Is climate change good
How bad is climate change?
It's a bulky concept, but one that couldn't be of greater importance to humanity: climate sensitivity. How much does the earth heat up when the amount of CO2 in the atmosphere rises from 280 parts per million (ppm), which was the amount before the industrial age, to 560? We are currently at 414 particles per million. A research team has now succeeded in determining more precisely how warm it will really be. The climate researcher Zeke Hausfather, Climate director of the think tank The Breakthrough Institute, was there and classifies the findings.
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DEFAULT: What did you learn?
Housefather: Two things. It is less likely than expected that climate change will be very mild. There's a very, very small chance the earth will warm less than two degrees if the CO2 in the atmosphere doubles. At the same time, our study shows that very high temperatures of over five degrees are less likely than expected. For over 40 years, the best scientific guess was: If we double the amount of CO2, there is probably an increase of 1.5 to 4.5 degrees. We narrowed it down to 2.3 to 3.9 degrees. But that's still rough, with a probability of 66 percent. There is still a ten percent chance that the sensitivity is above five degrees. But that is not the realistic scenario.
DEFAULT: That's enough risk for me. That would be an absolute disaster.
Housefather: That we can't rule that out is cause for concern, yes. But you don't necessarily need a high level of climate sensitivity for climate change to become a major problem. Because we can more than double the CO2 in the atmosphere - or less. What emissions we cause is much more important.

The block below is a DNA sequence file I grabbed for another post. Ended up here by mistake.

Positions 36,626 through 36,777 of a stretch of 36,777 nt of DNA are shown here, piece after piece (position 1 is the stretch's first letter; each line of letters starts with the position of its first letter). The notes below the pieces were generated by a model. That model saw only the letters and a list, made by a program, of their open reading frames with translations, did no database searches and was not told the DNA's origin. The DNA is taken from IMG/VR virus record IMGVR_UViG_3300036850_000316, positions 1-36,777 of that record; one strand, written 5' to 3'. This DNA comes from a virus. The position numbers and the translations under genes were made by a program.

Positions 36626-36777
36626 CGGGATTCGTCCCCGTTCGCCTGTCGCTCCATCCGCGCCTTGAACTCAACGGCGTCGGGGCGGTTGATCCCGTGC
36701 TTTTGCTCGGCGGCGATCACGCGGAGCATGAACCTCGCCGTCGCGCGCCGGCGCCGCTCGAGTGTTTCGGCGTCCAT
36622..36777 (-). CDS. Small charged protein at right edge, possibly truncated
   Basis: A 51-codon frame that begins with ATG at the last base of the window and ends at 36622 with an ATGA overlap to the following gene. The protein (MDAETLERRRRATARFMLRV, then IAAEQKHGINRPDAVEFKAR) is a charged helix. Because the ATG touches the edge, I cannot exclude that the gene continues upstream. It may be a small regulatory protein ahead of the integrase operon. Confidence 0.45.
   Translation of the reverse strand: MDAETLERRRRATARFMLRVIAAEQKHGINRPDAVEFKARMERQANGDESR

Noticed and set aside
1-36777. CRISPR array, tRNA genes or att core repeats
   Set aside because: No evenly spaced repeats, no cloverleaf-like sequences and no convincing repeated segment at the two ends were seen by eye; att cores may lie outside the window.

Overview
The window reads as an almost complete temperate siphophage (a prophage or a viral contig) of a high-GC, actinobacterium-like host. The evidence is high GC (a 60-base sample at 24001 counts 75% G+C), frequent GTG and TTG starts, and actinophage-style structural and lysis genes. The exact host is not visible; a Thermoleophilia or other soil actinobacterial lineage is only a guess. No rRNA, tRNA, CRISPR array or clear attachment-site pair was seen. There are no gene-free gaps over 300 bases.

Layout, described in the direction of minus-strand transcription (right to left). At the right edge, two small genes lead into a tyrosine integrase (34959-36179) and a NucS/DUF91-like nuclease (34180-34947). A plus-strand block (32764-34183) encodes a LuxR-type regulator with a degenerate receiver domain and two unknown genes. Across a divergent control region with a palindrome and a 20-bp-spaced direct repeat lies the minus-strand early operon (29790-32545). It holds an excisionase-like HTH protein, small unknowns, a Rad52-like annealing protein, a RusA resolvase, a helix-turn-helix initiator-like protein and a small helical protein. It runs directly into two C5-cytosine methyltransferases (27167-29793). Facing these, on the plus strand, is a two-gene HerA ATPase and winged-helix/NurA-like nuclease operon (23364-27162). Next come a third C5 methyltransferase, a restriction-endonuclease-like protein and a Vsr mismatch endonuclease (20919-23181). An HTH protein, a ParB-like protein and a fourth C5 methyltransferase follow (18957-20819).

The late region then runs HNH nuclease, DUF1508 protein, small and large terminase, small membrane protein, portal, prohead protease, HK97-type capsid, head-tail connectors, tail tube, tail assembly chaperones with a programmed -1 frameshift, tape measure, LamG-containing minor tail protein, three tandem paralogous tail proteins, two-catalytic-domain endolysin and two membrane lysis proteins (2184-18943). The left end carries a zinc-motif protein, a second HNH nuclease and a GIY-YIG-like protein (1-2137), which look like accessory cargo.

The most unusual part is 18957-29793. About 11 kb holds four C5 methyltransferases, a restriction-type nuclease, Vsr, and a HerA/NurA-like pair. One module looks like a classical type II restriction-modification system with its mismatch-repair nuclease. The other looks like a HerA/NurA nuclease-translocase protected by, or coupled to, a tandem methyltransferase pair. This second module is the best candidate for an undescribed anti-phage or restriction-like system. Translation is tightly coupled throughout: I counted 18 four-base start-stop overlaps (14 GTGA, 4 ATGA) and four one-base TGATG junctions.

DEFAULT: 560 ppm would be a doubling. Where are we?
Housefather: We're about halfway, at 414 ppm. If emissions stay constant, we will be around 560 ppm by 2080. But in the end they rose again, then it goes faster.
DEFAULT: What amount do the Paris goals of 1.5 degrees expect?
Housefather: In order to keep the warming below two degrees, it is calculated at 430 ppm by 2100. But there they are higher in 2050, at 460 ppm. If the emissions go to zero between 2050 and 2070, the CO2 concentration will slowly decrease again because the oceans and surfaces absorb CO2. For the 1.5 degree target, the value by 2100 is 380 ppm. Right where it was in 2005. It's very, very difficult to achieve.
DEFAULT: Even the two degrees are very, very difficult to achieve, right?
Housefather: The two-degree scenario is simpler. There are two options for 1.5 degrees. Either all global emissions will go to zero in two decades, which is extremely difficult, especially when you think of developing countries. Or it will take three to four times the area of India by 2080 or 2090 for technologies that remove CO2 from the atmosphere. Which is not very likely either. For two degrees we have 40 years to get to net zero. From today's point of view, this is easier. We are currently on the way to three degrees. But getting the curve from three to two is easier than getting it to 1.5. Two degrees is difficult, but possible.
DEFAULT: After 40 years of research, why is it still not possible to narrow down how strongly the climate reacts to CO2?